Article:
Review : Liberals and Conservatives rely on different sets of moral foundations – 1/2

Graham, J., Haidt, J., & Nosek, B. A. (2009). Liberals and conservatives rely on different sets of moral foundations. Journal of personality and social psychology,96(5), 1029. This paper by Jesse Graham, Jonathan Haidt & Brian Nosek (University of Virginia) uses Moral Foundations Theory  (MFT) to test whether liberals and conservatives give different weightings to 5 sets of moral intuitions. The 5 moral intuitions tested in the paper are (the latest version of  MFT has 6 foundations with one for Liberty being added):

  1. Harm/Care
  2. Fairness/reciprocity
  3. Ingroup/loyalty
  4. Authority/respect
  5. Purity/sanctity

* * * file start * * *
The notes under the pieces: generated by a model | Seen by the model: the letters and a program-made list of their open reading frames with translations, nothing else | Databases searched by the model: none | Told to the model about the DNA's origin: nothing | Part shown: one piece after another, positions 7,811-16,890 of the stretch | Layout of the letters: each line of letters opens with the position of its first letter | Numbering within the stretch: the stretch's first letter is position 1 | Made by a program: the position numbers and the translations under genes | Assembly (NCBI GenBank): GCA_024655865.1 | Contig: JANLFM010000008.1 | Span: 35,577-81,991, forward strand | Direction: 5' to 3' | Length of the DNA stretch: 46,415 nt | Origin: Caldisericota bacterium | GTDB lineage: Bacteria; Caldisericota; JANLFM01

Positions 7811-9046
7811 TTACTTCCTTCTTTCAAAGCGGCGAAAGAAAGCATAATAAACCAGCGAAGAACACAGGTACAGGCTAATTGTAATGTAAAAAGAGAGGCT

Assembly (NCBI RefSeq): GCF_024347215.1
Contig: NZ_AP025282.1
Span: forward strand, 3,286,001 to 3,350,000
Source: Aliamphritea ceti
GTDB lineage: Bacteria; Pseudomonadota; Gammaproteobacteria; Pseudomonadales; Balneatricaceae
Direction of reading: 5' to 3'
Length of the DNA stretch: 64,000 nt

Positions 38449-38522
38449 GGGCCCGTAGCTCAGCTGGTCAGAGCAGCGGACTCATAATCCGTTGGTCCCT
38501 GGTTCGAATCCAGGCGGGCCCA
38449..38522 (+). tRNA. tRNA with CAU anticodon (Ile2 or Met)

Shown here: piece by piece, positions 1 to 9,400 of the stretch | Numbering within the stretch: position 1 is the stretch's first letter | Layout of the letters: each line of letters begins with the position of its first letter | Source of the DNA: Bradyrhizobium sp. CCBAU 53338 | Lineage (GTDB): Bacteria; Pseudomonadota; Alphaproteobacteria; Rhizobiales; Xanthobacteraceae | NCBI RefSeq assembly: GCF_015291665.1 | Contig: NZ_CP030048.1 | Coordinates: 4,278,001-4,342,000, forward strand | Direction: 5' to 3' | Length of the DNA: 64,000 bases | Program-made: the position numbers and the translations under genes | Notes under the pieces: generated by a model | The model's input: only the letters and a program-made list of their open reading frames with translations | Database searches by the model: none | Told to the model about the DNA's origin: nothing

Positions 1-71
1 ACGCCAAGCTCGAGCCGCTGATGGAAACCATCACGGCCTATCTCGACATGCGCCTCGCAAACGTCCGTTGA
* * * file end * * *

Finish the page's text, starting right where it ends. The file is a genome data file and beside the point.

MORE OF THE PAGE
Their conclusion is that liberals and conservative do in fact place different weightings on each of these moral intuitions.  Liberals strongly favour the moral intuitions of Harm/Care and Fairness/Reciprocity in their decision making while conservatives rely on a more balanced weighting of all the moral intuitions.  Hence giving rise to distinct types of moral reasoning which are fundamentally different in their decision architecture.  Consequently, as political groups become more polarised the ability of individuals in one group to interpret the moral reasoning of individuals in another group becomes increasingly difficult.  Even when the ultimate goal is the same. Continue reading

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